Can supplements really help you focus? Science Behind FocusAid: Energy Drink of the Month June/July 2018

To say it was difficult getting good grades in high school while balancing competitive sports, family obligations etc. feels as silly as admitting I cried over a difficult physics exam. Now I laugh at my previous concept of “difficult” with the context of college, grad school, and adulthood. But balancing everything in high school was hard, and I was in high school during the early 2000s, before energy drinks and Starbucks took over the world. Then energy drinks came along, and I balanced two jobs while I was a full-time student in college, then two different jobs while I was in grad school. Caffeine changed my life in more ways than one, and I’ve been studying the science behind energy drinks since the day I declared myself a biochemistry major back in 2003. Read more

Bai Sparkling, Cocaine Energy, and Monster Ultra Violet: July Recap of Quick Reviews – Science of Energy Drinks

Here’s a recap of the quick reviews posted this month for the “Science of Energy Drinks” series on the GreenEyedGuide Instagram and Facebook pages: Bai Sparkling Antioxidant Infusion, Cocaine Energy, and Monster Ultra Violet.

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What do TAURINE and CARNITINE do? Science Behind Monster Purple [YouTube]

In place of the Energy Drink of the Month, GreenEyedGuide  explains the function of the key ingredients in Monster Ultra Violet.

3 Ingredients in the Monster Energy Blend:

  1. Caffeine – how much is in this product and how much is safe?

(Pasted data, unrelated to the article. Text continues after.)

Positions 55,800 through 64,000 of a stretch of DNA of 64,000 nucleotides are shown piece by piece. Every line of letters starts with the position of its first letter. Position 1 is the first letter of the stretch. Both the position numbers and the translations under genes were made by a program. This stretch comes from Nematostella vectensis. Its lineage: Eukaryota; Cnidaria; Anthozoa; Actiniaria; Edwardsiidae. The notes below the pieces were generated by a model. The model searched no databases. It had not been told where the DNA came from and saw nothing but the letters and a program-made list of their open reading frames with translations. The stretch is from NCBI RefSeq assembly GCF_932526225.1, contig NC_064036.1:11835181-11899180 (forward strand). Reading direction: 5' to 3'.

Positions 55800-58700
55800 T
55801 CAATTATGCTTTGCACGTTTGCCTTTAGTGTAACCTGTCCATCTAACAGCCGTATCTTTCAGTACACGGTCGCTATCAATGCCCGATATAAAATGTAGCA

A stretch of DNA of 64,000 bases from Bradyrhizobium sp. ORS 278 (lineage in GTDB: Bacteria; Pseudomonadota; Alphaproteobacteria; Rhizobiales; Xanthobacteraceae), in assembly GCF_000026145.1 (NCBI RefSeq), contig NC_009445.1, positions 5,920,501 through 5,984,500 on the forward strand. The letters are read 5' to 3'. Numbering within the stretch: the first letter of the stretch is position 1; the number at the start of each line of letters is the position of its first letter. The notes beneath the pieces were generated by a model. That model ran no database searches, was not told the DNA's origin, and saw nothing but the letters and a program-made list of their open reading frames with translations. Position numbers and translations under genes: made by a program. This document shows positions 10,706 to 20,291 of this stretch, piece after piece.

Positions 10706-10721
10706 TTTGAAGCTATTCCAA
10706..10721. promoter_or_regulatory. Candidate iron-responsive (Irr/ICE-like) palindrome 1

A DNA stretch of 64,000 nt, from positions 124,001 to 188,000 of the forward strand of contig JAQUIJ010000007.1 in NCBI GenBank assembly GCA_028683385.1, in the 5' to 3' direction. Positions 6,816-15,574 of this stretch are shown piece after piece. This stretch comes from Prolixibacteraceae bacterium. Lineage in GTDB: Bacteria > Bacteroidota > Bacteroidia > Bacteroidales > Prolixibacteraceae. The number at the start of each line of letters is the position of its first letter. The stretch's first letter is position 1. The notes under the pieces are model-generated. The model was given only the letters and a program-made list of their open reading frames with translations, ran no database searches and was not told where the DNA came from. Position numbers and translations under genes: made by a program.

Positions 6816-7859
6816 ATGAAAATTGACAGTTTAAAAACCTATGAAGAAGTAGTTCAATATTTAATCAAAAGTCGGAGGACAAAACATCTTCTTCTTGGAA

2. Taurine – what does it do and why does GreenEyedGuide call it a taxi?
  3. Carnitine – what does it do and why does GreenEyedGuide call it a doorman?

Energy Drink of the Month will resume August 2017!

Review the entire ENERGY DRINK OF THE MONTH SERIES

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How Much Carnitine? Book Excerpt of the Week

For last week’s Book Excerpt, we reviewed the role of carnitine in the body and how it helps the body’s powerhouse, the Mighty Mitochondria. This week we ask, “How much carnitine is too much?”

With a well-balanced diet, a healthy human body makes enough carnitine to meet demand.

Carnitine supplements have been used in clinical trials for age-related cognitive decline, Parkinson’s, and Alzheimer’s disease. These studies use carnitine in GRAMS and many energy drinks contain carnitine in MILLIGRAMS.

In other words, don’t expect the carnitine amount in energy drinks to MAKE YOU OVERDOSE on carnitine or PREVENT COGNITIVE DECLINE.

The body is pretty effective at getting rid of excess carnitine so consuming too much shouldn’t be a big concern… unless you have an empty stomach. Taruine, carnitine, and B-vitamins can irritate an empty stomach, leading to nausea, light-headedness, and other stomach pains.

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Carnitine and the Mighty Mitochondria – Book Excerpt of the Week

Carnitine is another popular energy drink ingredient, but WHAT DOES IT DO? Carnitine is a doorman, a carrier. Carnitine carries fatty acids across the threshold, into the place where they’re metabolized: the mitochondria. The mitochondria is basically where molecules that used to be food are converted to energy. 

BUT WAIT! THERE’S MORE!

Carnitine doesn’t just bring things INTO the mitochondria, it also helps REMOVE WASTE. This is an important job because if waste builds up in the mitochondria, it can slow energy production down. 

MY GOODNESS, WHAT DID WE EVER DO WITHOUT THE CARNITINE IN ENERGY DRINKS?!? 

Stay tuned for next week’s book excerpt from my book “Are You a Monster or a Rock Star: A Guide to Energy Drinks- How They Work, Why They Work, How to Use Them Safely” 

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